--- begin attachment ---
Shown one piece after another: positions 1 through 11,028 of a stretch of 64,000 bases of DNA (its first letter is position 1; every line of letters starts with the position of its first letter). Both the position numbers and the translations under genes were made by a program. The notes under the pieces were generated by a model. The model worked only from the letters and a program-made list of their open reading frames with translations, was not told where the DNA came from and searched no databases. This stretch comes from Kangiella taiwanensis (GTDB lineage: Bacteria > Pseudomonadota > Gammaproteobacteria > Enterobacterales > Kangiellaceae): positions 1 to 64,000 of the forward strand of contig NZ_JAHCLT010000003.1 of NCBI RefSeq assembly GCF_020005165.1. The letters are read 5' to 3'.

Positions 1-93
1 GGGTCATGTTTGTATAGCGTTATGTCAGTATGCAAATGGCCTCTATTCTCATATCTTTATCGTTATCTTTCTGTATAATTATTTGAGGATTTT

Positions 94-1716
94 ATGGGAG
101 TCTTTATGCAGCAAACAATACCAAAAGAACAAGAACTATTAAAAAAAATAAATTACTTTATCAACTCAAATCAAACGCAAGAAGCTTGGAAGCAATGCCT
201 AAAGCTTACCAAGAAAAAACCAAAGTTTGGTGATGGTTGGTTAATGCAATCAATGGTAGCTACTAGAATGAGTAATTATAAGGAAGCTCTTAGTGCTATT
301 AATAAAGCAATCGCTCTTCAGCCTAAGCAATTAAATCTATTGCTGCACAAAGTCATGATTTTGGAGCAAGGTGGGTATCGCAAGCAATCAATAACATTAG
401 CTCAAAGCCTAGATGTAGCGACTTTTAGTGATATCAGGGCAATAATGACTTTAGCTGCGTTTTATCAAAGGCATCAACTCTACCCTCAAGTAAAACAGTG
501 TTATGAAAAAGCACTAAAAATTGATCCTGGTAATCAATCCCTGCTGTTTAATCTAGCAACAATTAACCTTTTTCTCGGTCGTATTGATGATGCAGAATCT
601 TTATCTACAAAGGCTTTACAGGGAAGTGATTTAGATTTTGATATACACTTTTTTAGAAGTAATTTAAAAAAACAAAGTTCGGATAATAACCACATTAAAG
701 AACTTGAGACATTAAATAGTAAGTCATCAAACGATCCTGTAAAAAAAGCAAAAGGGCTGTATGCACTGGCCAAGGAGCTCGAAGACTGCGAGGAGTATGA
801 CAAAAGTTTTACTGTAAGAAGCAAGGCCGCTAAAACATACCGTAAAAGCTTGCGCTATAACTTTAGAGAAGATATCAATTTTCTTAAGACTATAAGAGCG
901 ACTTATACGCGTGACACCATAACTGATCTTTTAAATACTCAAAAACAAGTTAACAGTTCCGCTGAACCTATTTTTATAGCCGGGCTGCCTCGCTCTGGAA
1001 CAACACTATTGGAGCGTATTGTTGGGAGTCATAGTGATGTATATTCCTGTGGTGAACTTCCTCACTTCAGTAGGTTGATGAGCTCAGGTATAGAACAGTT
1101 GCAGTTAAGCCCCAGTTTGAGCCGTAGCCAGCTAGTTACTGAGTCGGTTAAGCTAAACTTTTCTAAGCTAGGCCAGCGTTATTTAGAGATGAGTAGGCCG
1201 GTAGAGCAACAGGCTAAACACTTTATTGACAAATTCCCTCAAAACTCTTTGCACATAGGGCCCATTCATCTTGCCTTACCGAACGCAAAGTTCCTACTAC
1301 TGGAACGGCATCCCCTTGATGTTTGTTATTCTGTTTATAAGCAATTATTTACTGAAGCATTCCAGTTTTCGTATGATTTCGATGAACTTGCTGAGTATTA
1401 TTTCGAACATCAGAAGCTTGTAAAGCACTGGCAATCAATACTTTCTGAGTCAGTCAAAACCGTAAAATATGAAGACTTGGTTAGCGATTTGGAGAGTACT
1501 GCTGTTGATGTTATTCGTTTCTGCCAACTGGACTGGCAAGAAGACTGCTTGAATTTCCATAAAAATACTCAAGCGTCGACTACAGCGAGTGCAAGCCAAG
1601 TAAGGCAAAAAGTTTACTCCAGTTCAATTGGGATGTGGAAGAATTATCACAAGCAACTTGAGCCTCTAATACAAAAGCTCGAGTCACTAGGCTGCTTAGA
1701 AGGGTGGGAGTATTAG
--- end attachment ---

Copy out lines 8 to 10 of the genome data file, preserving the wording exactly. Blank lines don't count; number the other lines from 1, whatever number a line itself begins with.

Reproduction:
301 AATAAAGCAATCGCTCTTCAGCCTAAGCAATTAAATCTATTGCTGCACAAAGTCATGATTTTGGAGCAAGGTGGGTATCGCAAGCAATCAATAACATTAG
401 CTCAAAGCCTAGATGTAGCGACTTTTAGTGATATCAGGGCAATAATGACTTTAGCTGCGTTTTATCAAAGGCATCAACTCTACCCTCAAGTAAAACAGTG
501 TTATGAAAAAGCACTAAAAATTGATCCTGGTAATCAATCCCTGCTGTTTAATCTAGCAACAATTAACCTTTTTCTCGGTCGTATTGATGATGCAGAATCT